Thursday, February 03, 2000 5:50

Nuclear debate leads to shouting match in the Knesset


The first-ever Knesset debate on Israel’s nuclear program quickly deteriorated into a shouting match, brining the session to an end in just 45 minutes.

Hadash MK Issam Makhoul, who had appealed to the Supreme Court to force the debate, said Israel has hundreds of nuclear warheads. The Arab MK called upon the government to come clean regarding the number of warheads and then dismantle them in compliance with the nonproliferation treaty.

Minister of Jerusalem Affairs Haim Ramon, responding on behalf of the government, said he could not respond in detail to Makhoul's allegations. "To do so would aid the enemy," Ramon told the plenum. Ramon then accused Makhoul of harming Israel’s interests.

The emotionally charged debate escalated into a shouting match quickly. The chairman evicted six Arab MKs from the plenum while National Religious Party and other right-wing MKs left the chamber during the address by Makhoul.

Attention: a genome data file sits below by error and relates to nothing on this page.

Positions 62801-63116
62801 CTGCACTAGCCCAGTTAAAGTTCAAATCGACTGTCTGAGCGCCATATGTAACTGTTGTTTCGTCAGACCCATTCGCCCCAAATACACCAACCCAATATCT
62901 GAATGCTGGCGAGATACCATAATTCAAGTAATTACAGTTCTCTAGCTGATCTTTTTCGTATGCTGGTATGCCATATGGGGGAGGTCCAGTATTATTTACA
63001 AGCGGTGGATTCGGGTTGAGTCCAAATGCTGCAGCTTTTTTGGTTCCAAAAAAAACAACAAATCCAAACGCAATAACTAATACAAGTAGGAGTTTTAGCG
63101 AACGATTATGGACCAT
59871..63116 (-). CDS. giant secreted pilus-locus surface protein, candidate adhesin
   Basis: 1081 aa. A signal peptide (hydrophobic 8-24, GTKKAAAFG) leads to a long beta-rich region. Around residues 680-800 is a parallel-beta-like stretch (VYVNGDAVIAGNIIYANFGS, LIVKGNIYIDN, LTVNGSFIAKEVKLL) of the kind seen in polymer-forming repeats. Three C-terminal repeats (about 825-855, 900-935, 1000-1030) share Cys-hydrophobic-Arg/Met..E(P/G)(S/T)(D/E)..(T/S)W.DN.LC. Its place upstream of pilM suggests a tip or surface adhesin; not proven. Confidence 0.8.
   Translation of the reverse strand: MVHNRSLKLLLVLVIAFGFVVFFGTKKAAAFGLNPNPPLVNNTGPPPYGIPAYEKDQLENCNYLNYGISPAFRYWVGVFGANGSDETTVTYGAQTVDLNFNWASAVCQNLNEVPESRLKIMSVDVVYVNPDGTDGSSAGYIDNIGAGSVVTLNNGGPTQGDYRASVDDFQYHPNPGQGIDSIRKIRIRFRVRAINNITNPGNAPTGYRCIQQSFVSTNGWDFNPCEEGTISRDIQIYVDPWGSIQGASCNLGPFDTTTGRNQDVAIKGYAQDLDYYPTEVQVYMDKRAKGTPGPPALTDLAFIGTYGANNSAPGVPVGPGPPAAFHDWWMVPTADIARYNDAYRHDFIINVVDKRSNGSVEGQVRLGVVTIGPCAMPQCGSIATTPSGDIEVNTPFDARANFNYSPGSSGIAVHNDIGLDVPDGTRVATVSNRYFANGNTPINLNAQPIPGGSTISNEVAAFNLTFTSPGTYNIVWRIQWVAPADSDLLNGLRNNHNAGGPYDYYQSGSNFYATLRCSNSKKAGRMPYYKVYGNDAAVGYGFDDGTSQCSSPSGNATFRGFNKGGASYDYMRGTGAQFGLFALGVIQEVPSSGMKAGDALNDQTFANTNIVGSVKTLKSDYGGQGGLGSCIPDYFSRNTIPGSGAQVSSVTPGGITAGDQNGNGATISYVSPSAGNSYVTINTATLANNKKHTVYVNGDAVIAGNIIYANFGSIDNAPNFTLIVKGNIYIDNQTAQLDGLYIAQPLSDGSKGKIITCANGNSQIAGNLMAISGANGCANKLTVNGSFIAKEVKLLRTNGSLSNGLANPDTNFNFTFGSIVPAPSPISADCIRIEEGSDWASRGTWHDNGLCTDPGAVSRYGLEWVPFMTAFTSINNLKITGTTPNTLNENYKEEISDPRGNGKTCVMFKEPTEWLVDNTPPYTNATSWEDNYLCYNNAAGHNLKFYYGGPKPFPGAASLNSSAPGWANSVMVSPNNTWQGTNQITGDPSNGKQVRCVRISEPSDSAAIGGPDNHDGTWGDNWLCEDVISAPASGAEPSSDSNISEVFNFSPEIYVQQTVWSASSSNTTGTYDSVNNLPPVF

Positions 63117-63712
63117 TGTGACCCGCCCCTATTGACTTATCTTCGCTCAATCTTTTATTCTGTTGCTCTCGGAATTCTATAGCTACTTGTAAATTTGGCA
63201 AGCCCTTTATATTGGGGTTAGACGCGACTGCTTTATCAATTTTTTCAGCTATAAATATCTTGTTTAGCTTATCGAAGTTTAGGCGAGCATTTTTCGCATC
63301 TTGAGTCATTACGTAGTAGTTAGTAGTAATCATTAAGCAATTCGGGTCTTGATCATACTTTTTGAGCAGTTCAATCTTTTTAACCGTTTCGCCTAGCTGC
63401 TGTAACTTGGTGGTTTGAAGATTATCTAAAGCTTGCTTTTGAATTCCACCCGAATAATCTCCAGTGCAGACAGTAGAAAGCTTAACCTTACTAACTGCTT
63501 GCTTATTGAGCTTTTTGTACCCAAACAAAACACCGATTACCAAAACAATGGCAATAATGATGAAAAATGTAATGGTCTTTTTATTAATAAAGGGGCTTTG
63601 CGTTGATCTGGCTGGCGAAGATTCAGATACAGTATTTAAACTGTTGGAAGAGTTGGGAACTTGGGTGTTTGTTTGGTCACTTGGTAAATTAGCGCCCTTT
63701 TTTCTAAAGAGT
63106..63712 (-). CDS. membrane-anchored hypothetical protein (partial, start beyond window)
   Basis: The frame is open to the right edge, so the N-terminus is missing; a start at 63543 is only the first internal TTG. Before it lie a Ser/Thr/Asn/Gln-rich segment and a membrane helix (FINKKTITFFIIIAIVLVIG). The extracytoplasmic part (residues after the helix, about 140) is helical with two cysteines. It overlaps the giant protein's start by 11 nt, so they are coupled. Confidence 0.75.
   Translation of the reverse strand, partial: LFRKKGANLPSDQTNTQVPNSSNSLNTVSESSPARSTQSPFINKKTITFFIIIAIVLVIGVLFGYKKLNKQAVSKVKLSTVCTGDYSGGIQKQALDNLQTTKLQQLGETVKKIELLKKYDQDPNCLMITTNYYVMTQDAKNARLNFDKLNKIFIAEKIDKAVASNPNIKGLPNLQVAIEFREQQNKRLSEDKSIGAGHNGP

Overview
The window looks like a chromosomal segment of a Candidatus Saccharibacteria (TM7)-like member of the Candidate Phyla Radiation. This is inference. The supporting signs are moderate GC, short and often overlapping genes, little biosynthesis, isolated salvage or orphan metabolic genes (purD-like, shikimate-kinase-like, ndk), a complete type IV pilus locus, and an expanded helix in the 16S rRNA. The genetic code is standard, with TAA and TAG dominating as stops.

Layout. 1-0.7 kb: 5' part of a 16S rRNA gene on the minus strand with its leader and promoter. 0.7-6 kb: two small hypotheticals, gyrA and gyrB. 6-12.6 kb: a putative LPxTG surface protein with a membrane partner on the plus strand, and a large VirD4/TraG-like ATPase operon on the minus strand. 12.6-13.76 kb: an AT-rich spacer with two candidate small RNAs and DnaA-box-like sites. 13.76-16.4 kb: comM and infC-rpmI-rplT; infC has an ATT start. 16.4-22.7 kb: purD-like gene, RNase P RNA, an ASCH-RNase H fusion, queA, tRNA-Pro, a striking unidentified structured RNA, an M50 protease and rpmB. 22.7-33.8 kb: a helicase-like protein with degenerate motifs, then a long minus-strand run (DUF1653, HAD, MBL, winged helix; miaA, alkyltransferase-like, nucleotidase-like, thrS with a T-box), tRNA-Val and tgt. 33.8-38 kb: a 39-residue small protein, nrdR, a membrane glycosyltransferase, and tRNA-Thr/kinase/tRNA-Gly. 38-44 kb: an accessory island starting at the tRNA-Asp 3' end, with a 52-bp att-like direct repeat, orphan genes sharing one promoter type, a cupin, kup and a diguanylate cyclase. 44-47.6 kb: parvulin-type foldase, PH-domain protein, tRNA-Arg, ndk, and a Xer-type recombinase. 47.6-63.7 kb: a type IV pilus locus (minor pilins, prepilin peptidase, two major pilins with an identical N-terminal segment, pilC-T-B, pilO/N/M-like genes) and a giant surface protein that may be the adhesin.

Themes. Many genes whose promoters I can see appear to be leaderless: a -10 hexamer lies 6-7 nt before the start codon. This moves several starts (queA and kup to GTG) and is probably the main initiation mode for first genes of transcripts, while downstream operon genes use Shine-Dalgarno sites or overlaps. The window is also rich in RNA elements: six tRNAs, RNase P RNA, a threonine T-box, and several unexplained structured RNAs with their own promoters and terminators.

Watching the spectacle from the visitor’s gallery were representatives of the Egyptian Embassy and officials of anti nuclear organizations.

Makhoul charged that for forty years, Israel has been conducting a policy of “deception and lies” pertaining to its nuclear program concealing the fact it possesses nearly 300 nuclear warheads. Makhoul further stated that due to the veil of secrecy surrounding the nuclear program, Israel is second only to Britain in the danger it poses to its own population by its nuclear policies.

Makhoul rejected claims that the nuclear arms were necessary to protect Israel from threats such as Iran. Going further than most legislators were willing to tolerate, Makhoul stated that Iran was the “response to Israel’s nuclear policy and not the cause”.

Ramon angrily rejected the charges that the Knesset does not supervise the nation’s nuclear program, explaining the appropriate Knesset committee has done so for the past forty years. Nonetheless stated Ramon; there is not a democracy in the world that does not have its closely guarded secrets necessary for its survival. It is foolish to pretend that Israel faces no more threats added Ramon. One needs only look around and see what Iran is saying.

The speaker reiterated the government’s policy on nuclear arms, stating;

1. Israel would not be the first to introduce nuclear weapons into the Middle East.

2. Israel supports nuclear nonproliferation, but at the same time, the nuclear proliferation treaty in its present form is not an appropriate solution for the Middle East as proven in the case of Iran and Iraq.

3. Israel supports a Middle East free of nuclear and ballistic weapons in the long term, but only if there is no threat of warfare and a long-standing peace between the countries in the area.